The two candidates gently tangled on the universal health care issue with Obama criticizing the mandated purchase of insurance policies that are the center of Clinton's plan. "You can mandate it but there still will be people who cannot afford it," Obama said. Obama said he was intent on "bringing all parties together" to get a plan approved and that those negotiations would be "broadcast on C-Span."
Clinton rebutted the argument saying her plan "has been designed to be affordable with health care tax credits." She said was "proud" of her record on the issue.
The debate started on a friendly note with Obama proclaiming, "I was friends with Hillary Clinton before this debate and will be friends with her after." But even in those opening seconds, the Illinois senator took a veiled swipe at his rival: "What's at stake is whether we are looking forward or looking backward, whether we are looking at the future or at the past."
Clinton also opened on a non-antagonistic note, saying she was best qualified to deal with the "stack of problems" that would inevitably be on the next President's desk on his or her first term.
Tonight's CNN/Politico/Los Angeles Times debate was the first Democratic showdown in which the two leading candidates had a clear field to face each other after third-running John Edwards formally dropped out of the race early Wednesday.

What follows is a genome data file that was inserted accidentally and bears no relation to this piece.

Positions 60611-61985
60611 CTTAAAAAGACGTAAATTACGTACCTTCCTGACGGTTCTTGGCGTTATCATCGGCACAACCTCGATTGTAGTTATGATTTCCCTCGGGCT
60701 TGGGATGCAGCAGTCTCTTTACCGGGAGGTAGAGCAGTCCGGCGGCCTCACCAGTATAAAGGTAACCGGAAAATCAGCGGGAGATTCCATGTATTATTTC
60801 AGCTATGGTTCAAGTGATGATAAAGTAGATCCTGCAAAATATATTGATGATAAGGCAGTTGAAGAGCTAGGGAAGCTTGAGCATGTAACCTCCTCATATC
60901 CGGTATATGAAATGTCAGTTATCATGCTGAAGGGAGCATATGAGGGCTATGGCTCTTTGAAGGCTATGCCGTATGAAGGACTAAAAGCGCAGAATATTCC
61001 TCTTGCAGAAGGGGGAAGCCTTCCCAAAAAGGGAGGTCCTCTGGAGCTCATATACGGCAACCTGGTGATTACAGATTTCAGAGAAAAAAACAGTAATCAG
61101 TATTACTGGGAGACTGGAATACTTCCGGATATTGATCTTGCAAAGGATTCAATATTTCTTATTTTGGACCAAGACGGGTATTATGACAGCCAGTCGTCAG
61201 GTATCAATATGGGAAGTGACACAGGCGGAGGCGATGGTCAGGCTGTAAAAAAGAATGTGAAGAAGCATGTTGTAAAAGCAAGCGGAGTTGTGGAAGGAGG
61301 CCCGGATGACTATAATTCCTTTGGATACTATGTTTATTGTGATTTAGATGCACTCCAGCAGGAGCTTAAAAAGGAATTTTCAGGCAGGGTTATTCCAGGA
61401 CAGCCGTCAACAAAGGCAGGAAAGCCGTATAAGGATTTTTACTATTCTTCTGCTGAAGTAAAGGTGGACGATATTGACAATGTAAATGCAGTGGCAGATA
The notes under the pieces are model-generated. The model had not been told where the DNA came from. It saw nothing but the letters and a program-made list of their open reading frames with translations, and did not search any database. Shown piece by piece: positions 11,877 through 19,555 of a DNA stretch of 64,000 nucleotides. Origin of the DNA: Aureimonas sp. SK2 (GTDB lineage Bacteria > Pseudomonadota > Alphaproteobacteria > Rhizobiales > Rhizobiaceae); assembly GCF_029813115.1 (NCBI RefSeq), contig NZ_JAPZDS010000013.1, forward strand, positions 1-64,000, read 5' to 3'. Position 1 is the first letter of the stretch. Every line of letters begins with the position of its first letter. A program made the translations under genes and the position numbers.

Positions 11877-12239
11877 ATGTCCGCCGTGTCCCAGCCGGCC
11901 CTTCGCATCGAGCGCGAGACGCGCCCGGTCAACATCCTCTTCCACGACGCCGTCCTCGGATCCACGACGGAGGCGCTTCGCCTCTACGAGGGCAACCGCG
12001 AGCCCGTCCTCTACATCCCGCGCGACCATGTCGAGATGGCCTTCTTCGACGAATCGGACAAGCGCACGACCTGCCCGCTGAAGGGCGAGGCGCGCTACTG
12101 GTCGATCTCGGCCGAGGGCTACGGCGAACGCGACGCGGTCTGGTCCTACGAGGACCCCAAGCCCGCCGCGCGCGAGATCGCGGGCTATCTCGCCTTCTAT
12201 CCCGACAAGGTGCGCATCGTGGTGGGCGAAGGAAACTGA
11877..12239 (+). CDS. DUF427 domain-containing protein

Thursday's debate comes against the backdrop of a tightening Democratic nomination race not only in California but nationwide in which some polls shows Clinton leading Obama by a razor-thin four points, compared to a gap of 20 or more just a month ago. And it's still not clear in which camp former supporters of John Edwards will land. It's not only delegate-rich California up for grabs next Tuesday in what is a virtual national primary, but more than 20 other states coast-to-coast.
Obama came into the debate with a certain amount of momentum having won last week's South Carolina primary by a crushing 2 to 1 margin over Hillary Clinton and having reported a record breaking $32 million fund-raising take during the past month of January - as much as previous records set during a three month period.
Obama's take gives him more than enough money to buy national TV advertising through the Super Tuesday of February 5th and beyond if necessary. Hillary Clinton's campaign says it will disclose its latest fund-raising figures sometime Friday.